The milking qualities of our domestic cows are, tosome extent, artificial, the result of care and breeding.In the natural or wild state, the cow yields onlyenough to nourish her offspring for a few weeks, andthen goes dry for several months, or during the greaterpart of the year. There is, therefore, a constant tendencyto revert to that condition, which is preventedonly by judicious treatment, designed to develop andincrease the milking qualities so valuable to the humanrace. If this judicious treatment is continued throughseveral generations of the same family or race of animals,the qualities which it is calculated to developbecome more or less fixed, and capable of transmission.Instead of being exceptional, or peculiar to an individual,they become the permanent characteristics ofa breed. Hence the origin of a great variety ofbreeds or races, the characteristics of each being dueto local circumstances such as climate, soil, and thespecial objects of the breeder, which may be the productionof milk, butter and cheese, or the raising ofbeef or working cattle.
A knowledge of the history of different breeds, andespecially of the dairy breeds, is of manifest importance.Though very excellent milkers will sometimesbe found in all of them, and of a great variety of forms,the most desirable dairy qualities will generally befound to have become fixed and permanent characteristicsof some to a greater extent than of others; butit does not follow that a race whose milking qualitieshave not been developed is of less value for other purposes,and for qualities which have been brought outwith greater care. A brief sketch of the principalbreeds of American cattle, as well as of the grades orthe common stock of the country, will aid the farmer,perhaps, in making an intelligent selection with referenceto the special object of pursuit, whether it be thedairy, the production of beef, or the raising of cattle forwork.
In a subsequent chapter on the selections of milchcows, the standard of perfection will be discussed indetail, and the characteristics of each of the races willnaturally be measured by that. In this connection, andas preliminary to the following sketches, it may bestated that, whatever breed may be selected, a full supplyof food and proper shelter are absolutely essentialto the maintenance of any milking stock, the food ofwhich goes to supply not only the ordinary waste ofthe system common to all animals, but also the milksecretions, which are greater in some than in others.A large animal on a poor pasture has to travel muchfurther to fill itself than a small one. A small ormedium-sized cow would return more milk in proportionto the food consumed, under such circumstances,than a large one.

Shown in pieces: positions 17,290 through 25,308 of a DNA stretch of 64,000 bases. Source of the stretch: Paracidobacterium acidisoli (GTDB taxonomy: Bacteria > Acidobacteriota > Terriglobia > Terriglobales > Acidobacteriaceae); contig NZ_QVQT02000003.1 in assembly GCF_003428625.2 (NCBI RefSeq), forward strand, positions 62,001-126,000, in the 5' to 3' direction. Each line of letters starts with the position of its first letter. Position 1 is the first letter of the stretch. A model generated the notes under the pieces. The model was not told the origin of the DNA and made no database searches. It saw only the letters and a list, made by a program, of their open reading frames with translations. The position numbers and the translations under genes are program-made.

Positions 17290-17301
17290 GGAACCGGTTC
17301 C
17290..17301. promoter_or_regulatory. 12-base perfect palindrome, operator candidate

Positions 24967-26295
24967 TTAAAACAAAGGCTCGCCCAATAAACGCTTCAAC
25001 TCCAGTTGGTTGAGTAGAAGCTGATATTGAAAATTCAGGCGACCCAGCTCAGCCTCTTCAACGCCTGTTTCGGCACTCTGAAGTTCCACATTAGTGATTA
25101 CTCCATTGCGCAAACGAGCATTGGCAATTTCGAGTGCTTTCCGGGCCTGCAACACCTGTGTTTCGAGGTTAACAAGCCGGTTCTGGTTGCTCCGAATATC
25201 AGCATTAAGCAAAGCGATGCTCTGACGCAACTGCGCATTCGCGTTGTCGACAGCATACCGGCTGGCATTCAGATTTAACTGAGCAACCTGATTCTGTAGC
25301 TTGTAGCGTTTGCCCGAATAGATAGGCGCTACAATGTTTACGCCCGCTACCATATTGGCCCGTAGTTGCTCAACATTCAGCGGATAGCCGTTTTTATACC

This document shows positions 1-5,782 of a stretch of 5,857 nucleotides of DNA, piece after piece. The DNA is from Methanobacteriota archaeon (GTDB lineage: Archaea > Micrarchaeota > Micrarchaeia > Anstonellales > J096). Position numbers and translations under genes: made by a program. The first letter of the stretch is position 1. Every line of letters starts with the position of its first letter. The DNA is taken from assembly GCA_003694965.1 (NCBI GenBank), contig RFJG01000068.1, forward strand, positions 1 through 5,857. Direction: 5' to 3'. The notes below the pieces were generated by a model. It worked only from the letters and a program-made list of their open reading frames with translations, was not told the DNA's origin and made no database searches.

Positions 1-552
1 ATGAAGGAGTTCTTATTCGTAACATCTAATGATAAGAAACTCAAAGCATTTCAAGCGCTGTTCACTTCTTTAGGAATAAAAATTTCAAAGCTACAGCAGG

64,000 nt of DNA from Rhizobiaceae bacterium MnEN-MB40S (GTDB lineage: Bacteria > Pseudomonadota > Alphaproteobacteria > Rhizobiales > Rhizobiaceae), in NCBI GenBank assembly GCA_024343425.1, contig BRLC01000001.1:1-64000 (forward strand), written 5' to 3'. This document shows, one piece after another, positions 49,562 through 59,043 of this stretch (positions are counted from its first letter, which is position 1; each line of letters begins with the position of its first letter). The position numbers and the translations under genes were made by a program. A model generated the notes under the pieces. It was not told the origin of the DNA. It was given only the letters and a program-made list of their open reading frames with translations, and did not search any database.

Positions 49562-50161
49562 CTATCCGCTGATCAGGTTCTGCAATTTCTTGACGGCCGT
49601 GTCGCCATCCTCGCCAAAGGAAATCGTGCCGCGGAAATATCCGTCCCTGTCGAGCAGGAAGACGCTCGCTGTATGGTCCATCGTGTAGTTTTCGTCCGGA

In selecting any breed, therefore, regard should behad to the circumstances of the farmer, and the objectto be pursued. The cow most profitable for the milk-dairymay be very unprofitable in the butter and cheesedairy, as well as for the production of beef; while foreither of the latter objects the cow which gave thelargest quantity of milk might prove very unprofitable.It is desirable to secure a union and harmony of all goodqualities, so far as possible; and the farmer wants a cowthat will milk well for some years, and then, when dry,fatten readily, and sell to the butcher for the highestprice. These qualities, though often supposed to beincompatible, will be found to be united in some breedsto a greater extent than in others; while some peculiaritiesof form have been found, by observation, to bebetter adapted to the production of milk and beef thanothers. This will appear in the following pages.
are justly celebrated throughoutGreat Britain and this country for their excellent dairyqualities. Though the most recent in their origin, theyare pretty distinct from the other Scotch and Englishraces. In color, the pure Ayrshires are generally redand white, spotted or mottled, not roan like many of theshort-horns, but often presenting a bright contrast ofcolors. They are sometimes, though rarely, nearly orquite all red, and sometimes black and white; but thefavorite color is red and white brightly contrasted, andby some, strawberry-color is preferred. The head issmall, fine, and clean; the face long, and narrow at themuzzle, with a sprightly yet generally mild expression;eye small, smart, and lively; the horns short, fine, andslightly twisted upwards, set wide apart at the roots;the neck thin; body enlarging from fore to hind quarters;the back straight and narrow, but broad acrossthe loin; joints rather loose and open; ribs rather flat;hind quarters rather thin; bone fine; tail long, fine